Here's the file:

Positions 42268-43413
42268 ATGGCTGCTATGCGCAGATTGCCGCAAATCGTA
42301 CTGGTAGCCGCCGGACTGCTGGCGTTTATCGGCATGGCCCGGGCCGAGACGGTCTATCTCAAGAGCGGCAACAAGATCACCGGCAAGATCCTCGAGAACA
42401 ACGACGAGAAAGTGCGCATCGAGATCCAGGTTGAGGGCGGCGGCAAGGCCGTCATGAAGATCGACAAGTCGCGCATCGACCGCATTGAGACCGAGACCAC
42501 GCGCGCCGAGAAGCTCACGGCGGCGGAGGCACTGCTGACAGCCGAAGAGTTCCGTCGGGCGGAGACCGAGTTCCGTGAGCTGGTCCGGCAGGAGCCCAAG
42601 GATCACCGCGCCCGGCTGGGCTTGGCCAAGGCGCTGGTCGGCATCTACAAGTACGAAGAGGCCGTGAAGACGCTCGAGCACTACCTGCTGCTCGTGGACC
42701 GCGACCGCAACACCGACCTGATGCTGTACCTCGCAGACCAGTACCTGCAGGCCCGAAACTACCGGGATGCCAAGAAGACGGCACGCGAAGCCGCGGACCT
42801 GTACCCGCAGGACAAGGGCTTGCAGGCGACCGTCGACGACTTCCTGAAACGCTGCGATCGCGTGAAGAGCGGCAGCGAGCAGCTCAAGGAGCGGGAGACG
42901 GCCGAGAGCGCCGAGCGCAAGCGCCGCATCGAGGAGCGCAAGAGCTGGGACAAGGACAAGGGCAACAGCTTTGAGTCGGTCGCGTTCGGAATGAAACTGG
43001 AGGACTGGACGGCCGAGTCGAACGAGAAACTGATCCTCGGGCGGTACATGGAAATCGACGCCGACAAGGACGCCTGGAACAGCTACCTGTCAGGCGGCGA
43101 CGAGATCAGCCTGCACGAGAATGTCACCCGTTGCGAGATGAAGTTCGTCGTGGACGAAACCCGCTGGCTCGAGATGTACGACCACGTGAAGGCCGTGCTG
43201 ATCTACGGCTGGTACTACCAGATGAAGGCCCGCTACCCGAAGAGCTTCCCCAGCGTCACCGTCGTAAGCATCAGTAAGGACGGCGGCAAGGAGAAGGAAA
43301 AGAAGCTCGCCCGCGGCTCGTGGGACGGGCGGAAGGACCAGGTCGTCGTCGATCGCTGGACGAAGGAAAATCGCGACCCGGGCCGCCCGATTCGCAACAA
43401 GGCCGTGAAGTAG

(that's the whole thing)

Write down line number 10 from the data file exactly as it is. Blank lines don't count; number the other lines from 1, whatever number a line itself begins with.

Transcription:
43001 AGGACTGGACGGCCGAGTCGAACGAGAAACTGATCCTCGGGCGGTACATGGAAATCGACGCCGACAAGGACGCCTGGAACAGCTACCTGTCAGGCGGCGA